Miami Tunnel Deal Caves In

FDOT torpedoes deal to build a tunnel underneath the city for Port of Miami users

Drivers from the Port of Miami will be forced to enjoy the sky line a little bit longer.

A $1 billion deal that would have diverted traffic to and from the Port of Miami underground was nixed by the Florida Department of Transportation on Wednesday, sending the controversial project back to the drawing board.

But the deal isn't totally dead.

FDOT officials plan to put the project out for re-bid, which may take years before a new contract is awarded. The plan appears to be to try and wait this bad economic turn out and hope to come out on the other side with a cheaper, more cost-effective project.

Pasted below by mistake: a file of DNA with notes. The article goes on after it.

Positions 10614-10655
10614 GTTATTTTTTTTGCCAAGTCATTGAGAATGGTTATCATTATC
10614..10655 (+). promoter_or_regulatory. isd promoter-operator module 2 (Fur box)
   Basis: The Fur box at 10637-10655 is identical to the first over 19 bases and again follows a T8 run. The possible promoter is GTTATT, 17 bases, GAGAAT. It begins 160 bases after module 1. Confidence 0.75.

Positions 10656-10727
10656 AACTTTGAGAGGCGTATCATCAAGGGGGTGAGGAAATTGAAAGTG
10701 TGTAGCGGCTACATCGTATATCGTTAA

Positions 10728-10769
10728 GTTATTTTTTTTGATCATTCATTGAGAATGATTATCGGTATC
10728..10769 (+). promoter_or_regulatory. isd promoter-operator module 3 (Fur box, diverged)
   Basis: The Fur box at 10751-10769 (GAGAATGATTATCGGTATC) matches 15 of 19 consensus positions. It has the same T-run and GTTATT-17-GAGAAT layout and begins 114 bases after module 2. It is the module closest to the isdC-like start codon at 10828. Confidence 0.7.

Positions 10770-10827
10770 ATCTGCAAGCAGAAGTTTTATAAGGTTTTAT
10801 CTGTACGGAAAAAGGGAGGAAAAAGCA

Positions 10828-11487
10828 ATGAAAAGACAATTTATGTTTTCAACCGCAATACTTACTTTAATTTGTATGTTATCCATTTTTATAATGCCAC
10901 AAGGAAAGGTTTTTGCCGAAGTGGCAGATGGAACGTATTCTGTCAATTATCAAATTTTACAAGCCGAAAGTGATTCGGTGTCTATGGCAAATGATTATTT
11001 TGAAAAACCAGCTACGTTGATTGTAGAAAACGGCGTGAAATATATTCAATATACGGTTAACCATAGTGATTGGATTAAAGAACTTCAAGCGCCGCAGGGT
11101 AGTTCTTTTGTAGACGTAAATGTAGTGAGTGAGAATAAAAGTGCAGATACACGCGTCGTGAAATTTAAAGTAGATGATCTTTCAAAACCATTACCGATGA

Good luck with that. The project has been talked about for 20 years and is still at a stand still.

The London-based team that was supposed to build the tunnel could not get the money to meet certain deadlines, which triggered the latest set back.

The tunnel was supposed to open in 2012, but now might not be built until people are driving in little hover crafts and won't need the underground passage.

Currently, cargo trucks and other big rigs travel the downtown streets to get to and from the port from major interstates. So expect those brake lights from congested local streets to continue to be a part of that beautiful Miami skyline.

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